all I'm trying to do is help clients with simple advice on super, insurance and retirement.. how complicated do you want this industry to be? Perhaps we should shunt people off to the call centres where they can take can give advice under the disguise of GENERAL advice..it is just a joke

Whinge sook whinge. Grow up.

Fred, are you suggesting tbat advisers are a bunch of whingers? You clearly have not been following the debate over the past 18 months or so. Money Management's own survey indicated tbere was over 75% support for the professional standards refirms, however 97% disagreed with how FASEA had gone about implementing them, and also the perception of conflicts with certain Board members. I would suggest you are in the minority on this one.

In ASIC's March 2018 submission to FASEA regarding the DRAFT Code of Ethics, Page 3 reveals the following in relation to their comments regarding Standard 3 :
" We agree with the principle expressed in this standard." (March 2018)
So, what happened between the draft Code of Ethics document and the insertion of the variable income clause stating that a breach WILL occur if any source of variable income (ie commissions or asset based fees) could be concluded to have induced an adviser to act ????
If an adviser were to provide advice and be remunerated either via a commission for risk insurance advice or an asset based fee, it could be easily " concluded " or created that the incentive for the adviser was the payment of remuneration from these sources.
In addition, Standard 3 now states that "...if you have a conflict of interest or duty, you must disclose the conflict to the client and you must not act".
So, if the receipt of either asset based fees or risk commissions as variable income could be concluded to act as incentive this will be deemed a conflict.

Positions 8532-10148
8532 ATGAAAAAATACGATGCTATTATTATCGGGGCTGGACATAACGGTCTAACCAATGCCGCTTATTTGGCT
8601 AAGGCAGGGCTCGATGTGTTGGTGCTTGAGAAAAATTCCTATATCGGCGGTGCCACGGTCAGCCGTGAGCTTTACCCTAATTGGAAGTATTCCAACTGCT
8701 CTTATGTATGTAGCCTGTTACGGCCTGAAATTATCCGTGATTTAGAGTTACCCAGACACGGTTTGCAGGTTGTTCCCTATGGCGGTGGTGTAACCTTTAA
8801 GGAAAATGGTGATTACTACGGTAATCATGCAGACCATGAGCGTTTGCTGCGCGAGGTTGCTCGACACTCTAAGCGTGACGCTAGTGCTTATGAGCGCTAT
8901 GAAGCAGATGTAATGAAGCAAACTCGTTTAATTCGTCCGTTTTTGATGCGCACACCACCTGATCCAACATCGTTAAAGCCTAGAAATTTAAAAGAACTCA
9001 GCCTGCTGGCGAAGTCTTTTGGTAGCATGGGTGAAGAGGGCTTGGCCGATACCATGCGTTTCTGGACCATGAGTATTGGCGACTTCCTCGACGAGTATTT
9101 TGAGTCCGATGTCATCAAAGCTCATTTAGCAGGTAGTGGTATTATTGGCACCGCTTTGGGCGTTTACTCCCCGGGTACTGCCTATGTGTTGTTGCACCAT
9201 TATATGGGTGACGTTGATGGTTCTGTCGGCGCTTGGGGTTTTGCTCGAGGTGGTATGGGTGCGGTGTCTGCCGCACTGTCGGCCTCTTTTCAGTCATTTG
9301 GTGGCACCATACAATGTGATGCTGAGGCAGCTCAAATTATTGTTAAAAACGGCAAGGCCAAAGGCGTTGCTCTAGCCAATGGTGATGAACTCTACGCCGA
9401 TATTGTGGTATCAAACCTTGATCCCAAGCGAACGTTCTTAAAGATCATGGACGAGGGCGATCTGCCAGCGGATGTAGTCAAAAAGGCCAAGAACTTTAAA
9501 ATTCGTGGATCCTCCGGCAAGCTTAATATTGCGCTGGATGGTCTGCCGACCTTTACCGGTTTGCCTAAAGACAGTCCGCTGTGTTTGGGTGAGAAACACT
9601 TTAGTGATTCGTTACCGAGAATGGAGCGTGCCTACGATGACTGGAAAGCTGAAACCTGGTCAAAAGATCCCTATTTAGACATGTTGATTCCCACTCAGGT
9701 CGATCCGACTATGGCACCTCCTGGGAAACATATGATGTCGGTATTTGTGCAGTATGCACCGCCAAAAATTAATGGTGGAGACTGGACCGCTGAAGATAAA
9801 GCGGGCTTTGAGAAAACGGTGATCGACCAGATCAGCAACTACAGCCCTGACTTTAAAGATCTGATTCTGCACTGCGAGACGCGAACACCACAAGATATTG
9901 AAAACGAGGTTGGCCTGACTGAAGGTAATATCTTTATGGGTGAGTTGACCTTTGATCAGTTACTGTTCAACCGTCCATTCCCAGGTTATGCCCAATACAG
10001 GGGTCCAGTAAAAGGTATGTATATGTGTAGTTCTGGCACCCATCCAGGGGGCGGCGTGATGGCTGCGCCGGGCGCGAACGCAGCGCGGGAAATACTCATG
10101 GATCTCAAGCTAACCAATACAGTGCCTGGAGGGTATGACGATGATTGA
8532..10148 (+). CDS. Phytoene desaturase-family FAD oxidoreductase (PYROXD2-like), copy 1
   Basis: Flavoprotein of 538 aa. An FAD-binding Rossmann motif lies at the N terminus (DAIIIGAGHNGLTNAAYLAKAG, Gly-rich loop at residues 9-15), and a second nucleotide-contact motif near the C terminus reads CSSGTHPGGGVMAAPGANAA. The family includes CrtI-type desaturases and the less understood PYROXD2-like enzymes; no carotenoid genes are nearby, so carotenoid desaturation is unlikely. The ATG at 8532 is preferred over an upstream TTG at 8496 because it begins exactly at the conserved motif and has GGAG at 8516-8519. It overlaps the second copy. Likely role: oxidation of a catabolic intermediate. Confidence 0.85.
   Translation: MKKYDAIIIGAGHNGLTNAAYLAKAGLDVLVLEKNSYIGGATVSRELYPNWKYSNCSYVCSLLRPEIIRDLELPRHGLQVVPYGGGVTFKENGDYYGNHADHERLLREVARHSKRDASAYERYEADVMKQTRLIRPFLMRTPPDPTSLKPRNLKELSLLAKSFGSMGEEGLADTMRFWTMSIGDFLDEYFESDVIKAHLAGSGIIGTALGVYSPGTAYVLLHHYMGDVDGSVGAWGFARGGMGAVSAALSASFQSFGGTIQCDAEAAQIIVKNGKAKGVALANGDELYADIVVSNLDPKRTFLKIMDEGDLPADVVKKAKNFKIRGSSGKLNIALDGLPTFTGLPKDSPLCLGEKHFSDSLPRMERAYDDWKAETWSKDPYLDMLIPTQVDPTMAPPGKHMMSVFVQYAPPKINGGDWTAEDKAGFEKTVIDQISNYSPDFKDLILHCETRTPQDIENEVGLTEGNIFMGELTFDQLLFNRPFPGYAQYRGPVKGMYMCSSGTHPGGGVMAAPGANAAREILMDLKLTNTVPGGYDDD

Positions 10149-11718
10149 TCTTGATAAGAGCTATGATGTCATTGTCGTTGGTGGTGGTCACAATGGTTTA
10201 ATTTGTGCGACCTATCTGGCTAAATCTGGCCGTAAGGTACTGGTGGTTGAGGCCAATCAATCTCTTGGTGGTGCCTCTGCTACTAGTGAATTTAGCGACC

Therefore, anyone receiving either of these 2 types of remuneration is at an extraordinarily high risk of breaching the code either by acting when they should not have acted, or by merely being remunerated via these methods and post advice, accused of being incentivised to provide the advice.
This is very clearly and specifically designed to trigger breaches to the vast majority of advisers across the country and to attempt to re-write the current law in relation to these types of remuneration.
There is simply no protection for the adviser whatsoever in relation to the variable income clause and for Stephen Glenfield to continually repeat that the Code should be read as a whole document and not one part isolated from another is simply negligent and avoiding the unacceptable position that advisers have been put in.
In ASIC's November 2018 submission on Page 7, again referring to Standard 3, it states:
" We note that the example in the first dot point in paragraph 38 constitutes a clear breach of the ban on conflicted remuneration and not merely a breach of the code".
What happened between March and Nov 2018 and the release of the Code of Ethics in 2019 ??
This document is not just about ensuring ethical and morally acceptable principles and standards of advice and adviser behaviour.
There are clear sections of the code which have been subliminally developed to control remuneration methods and to eliminate risk insurance commissions and asset based fees.
If any individual believes otherwise, they also believe that an ideological war on the financial services industry does not exist.
Merry Xmas FASEA.